An on-call teacher in Nanaimo has been suspended after she locked a six-year-old boy with autism in a storage room last fall, according to documents obtained by CTV News.

A resolution agreement between the teacher, Sherri Loewen, and the BC Commissioner for Teacher Regulation shows that the incident happened at a school in the Nanaimo-Ladysmith School District in September 2016.

According to the document, the boy was having a temper tantrum and Loewen’s education assistant moved the boy to a storage room containing bookshelves, books, a table and chairs, and left the door open.

It says the assistant was called to attend to another child, and then Loewen closed the door to the storage room, locking the six year old inside.

“She opened the door once to ask him if he wanted to play outside, but shut the door when Student A yelled at her,” the document says. “While the storage room door had a window, Loewen did not stay at the window to supervise Student A and ensure that he was safe.”

When the assistant returned and unlocked the door, she found the boy “curled up in a ball, crying.”

The agreement says Loewen had also left the room without asking the assistant to assume responsibility for caring for the student.

As a result, Loewen was suspended from taking on-call teaching jobs for two weeks without pay in the fall, likely losing about four days of work.

She was also required to complete a six-hour non-violent crisis intervention course in February.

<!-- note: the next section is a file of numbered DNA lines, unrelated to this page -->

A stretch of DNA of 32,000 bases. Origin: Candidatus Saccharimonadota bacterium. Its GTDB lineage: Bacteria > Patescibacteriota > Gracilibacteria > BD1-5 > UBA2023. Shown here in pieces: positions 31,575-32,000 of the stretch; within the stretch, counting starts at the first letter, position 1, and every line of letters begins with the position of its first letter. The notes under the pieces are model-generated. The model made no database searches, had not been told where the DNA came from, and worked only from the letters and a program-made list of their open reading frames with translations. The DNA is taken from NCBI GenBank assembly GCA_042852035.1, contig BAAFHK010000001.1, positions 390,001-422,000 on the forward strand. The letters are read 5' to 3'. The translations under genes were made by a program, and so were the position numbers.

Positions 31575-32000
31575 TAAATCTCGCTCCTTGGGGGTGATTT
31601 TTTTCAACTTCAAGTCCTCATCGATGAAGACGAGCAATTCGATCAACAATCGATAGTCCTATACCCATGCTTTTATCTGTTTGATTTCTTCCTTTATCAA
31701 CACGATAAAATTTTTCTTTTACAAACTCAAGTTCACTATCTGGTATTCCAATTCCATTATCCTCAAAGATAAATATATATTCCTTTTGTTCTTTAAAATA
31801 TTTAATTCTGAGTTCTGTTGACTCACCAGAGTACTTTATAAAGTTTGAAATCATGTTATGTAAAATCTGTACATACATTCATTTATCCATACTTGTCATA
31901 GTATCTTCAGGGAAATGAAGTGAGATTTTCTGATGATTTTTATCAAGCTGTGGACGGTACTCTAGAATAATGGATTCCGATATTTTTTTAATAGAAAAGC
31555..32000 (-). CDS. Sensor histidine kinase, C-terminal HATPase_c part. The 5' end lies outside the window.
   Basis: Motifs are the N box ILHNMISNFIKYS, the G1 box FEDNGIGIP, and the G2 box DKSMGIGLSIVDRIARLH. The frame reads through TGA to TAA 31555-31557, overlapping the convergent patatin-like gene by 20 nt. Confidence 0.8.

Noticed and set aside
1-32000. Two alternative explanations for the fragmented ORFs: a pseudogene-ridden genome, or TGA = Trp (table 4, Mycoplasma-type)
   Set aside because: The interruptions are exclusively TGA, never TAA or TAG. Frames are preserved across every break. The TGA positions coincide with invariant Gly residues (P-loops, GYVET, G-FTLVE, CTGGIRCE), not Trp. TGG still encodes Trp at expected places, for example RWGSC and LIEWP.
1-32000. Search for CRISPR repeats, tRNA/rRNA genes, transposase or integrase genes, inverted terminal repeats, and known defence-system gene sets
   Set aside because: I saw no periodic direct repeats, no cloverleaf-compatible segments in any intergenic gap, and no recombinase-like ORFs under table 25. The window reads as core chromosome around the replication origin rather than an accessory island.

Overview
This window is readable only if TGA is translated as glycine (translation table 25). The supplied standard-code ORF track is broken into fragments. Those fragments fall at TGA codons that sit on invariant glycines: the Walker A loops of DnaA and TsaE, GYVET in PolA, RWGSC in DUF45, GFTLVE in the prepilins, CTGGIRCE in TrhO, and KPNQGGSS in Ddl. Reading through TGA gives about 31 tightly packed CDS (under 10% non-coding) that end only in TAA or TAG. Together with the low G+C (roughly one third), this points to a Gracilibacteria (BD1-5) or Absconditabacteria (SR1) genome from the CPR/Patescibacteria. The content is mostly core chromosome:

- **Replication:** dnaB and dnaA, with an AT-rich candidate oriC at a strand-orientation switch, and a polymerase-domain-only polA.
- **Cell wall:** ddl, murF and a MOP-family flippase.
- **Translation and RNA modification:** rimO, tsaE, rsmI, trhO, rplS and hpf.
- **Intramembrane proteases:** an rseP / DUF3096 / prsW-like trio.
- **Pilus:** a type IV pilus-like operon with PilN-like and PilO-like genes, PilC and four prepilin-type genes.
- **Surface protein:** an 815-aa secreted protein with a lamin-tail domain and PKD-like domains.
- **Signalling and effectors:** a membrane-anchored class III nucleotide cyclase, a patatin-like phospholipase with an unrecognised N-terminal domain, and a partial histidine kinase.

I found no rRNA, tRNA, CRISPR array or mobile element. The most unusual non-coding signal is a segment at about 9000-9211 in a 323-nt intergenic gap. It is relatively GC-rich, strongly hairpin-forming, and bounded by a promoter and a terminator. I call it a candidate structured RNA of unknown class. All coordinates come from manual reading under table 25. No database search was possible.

Parents in the school district said they were shocked to learn about the incident, saying if it was their child, they’d be upset.

“Maybe the school needs to put something in place to deal with that, especially when it comes to kids with autism and how to deal with them,” said Sam Evans. “Mistakes like that shouldn’t be happening.”

The school district declined an on-camera with CTV News, instead issuing a statement about its policy on "self-regulation" rooms.

“All school districts must adhere to guidelines on physical restraint and seclusion in schools set by the province of B.C.,” it said. “In Nanaimo-Ladysmith public schools, there are safe spaces set aside called self-regulation or sensory rooms. In the district, these rooms can be used for a variety of reasons and school staff are instructed to accompany students while in these rooms.”

Staff at the Nanaimo Child Development Centre wouldn’t comment on this specific case, but said under no circumstances would they leave a child with autism unattended in a secluded room.

“Removing them from a situation is appropriate, but we would have somebody with them,” she said. “There’s two things. If safety is being addressed first, you need to ensure the safety of the child so that’s why somebody would need to be with them, to ensure that wherever they are they’re safe. If it’s around addressing the fact that they’re having a behaviour issue, there’s nobody there to guide them through it.”

In addition to serving a suspension last fall, Loewen is also facing a two-day suspension of her certificate of qualification that will take effect next week.  

With files from CTV Vancouver Island's Jessica Lepp